Dr. Min holds a DBA from Grenoble Ecole de Management – a triple accredited university, an MBA from Baruch College, and an MS in Chemical Engineering from Manhattan College. He also lectures and participates in panel discussions in the area of sustainability.

The Global Sourcing Council Launches 17 / 17 Program for SDGs

The Global Sourcing Council announces its 17/17 SDGs initiative to provide a communication platform and to highlight the importance of implementing the United Nation’s SDGs into a business strategy.

NEW YORK, NY (December 14, 2015) – The Global Sourcing Council (GSC) has launched the 17 Weeks/17 SDGs program in support of the Sustainable Development Goals (SDGs) adopted by 193 world leaders at the UN Sustainable Development Summit in September 2015.

GSC’s 17/17 initiative (download Prospectus) provides a platform for businesses to highlight activities around the SDGs in their sourcing and supply chains, with a focus on one SDG per week, for 17 consecutive weeks. This communication effort will educate and inspire real action in sourcing and supply chains around these important global goals. We invite leading sustainable organizations (and those that aspire to be sustainability leaders) to partner with GSC in making this vision a reality.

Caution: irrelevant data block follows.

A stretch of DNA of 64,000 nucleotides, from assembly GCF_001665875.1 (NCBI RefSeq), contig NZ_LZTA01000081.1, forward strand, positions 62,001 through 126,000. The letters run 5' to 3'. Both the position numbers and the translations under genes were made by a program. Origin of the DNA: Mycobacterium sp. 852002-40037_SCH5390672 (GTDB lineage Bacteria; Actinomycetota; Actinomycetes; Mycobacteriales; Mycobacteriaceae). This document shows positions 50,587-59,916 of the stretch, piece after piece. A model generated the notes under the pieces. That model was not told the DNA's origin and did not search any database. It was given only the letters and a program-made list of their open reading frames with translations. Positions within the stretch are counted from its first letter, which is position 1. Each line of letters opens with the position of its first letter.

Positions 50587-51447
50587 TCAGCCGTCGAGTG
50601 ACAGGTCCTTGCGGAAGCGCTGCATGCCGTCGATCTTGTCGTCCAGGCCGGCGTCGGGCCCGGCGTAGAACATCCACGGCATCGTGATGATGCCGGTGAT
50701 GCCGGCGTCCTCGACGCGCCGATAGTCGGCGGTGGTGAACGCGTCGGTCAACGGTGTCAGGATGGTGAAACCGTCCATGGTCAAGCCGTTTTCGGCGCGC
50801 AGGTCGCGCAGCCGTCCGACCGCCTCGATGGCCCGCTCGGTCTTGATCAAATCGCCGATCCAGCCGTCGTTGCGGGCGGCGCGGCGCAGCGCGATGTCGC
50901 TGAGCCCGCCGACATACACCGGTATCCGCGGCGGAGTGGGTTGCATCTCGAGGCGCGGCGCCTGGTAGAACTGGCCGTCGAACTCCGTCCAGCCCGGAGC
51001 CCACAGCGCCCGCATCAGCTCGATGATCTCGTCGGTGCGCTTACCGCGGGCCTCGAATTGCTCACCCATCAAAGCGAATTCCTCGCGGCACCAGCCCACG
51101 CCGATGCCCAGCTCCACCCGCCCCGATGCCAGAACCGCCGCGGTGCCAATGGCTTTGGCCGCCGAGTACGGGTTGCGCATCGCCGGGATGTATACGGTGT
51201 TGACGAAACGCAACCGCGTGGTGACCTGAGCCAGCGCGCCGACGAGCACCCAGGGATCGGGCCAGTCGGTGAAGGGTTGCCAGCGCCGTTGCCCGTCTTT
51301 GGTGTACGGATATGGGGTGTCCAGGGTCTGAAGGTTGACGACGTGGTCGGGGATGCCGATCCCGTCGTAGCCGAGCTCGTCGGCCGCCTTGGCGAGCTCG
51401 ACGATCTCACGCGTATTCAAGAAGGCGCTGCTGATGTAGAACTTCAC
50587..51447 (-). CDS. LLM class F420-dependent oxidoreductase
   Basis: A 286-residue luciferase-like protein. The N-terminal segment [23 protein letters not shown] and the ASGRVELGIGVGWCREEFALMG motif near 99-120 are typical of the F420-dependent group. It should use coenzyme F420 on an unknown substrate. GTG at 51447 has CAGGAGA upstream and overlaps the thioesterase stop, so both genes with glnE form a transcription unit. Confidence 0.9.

A key message of 17/17 is that businesses stand to gain from the Sustainable Development Goals. In the long run, businesses cannot succeed unless the world succeeds. More immediately, the SDGs provide a framework for innovation, new markets and new products, and aim to channel both public and private investment toward shared global priorities.

The “business case” for the SDGs includes: unlocking trapped value in emerging and frontier markets; gaining competitive advantage by declaring commitment to the Goals; inspiring employees, clients and communities with the broader vision of the Goals; and strengthening brand equity by taking leadership in sustainable development.

Louis D. Coppola, GSC Board Member and Co-Founder of The Governance & Accountability Institute, said, “The Global Goals are one of the most important considerations for companies developing their long-term sustainability program’s strategies, including for defining material issues, setting goals, engaging with investors and other stakeholders, and making critical resource allocation decisions over the next 15 plus years.”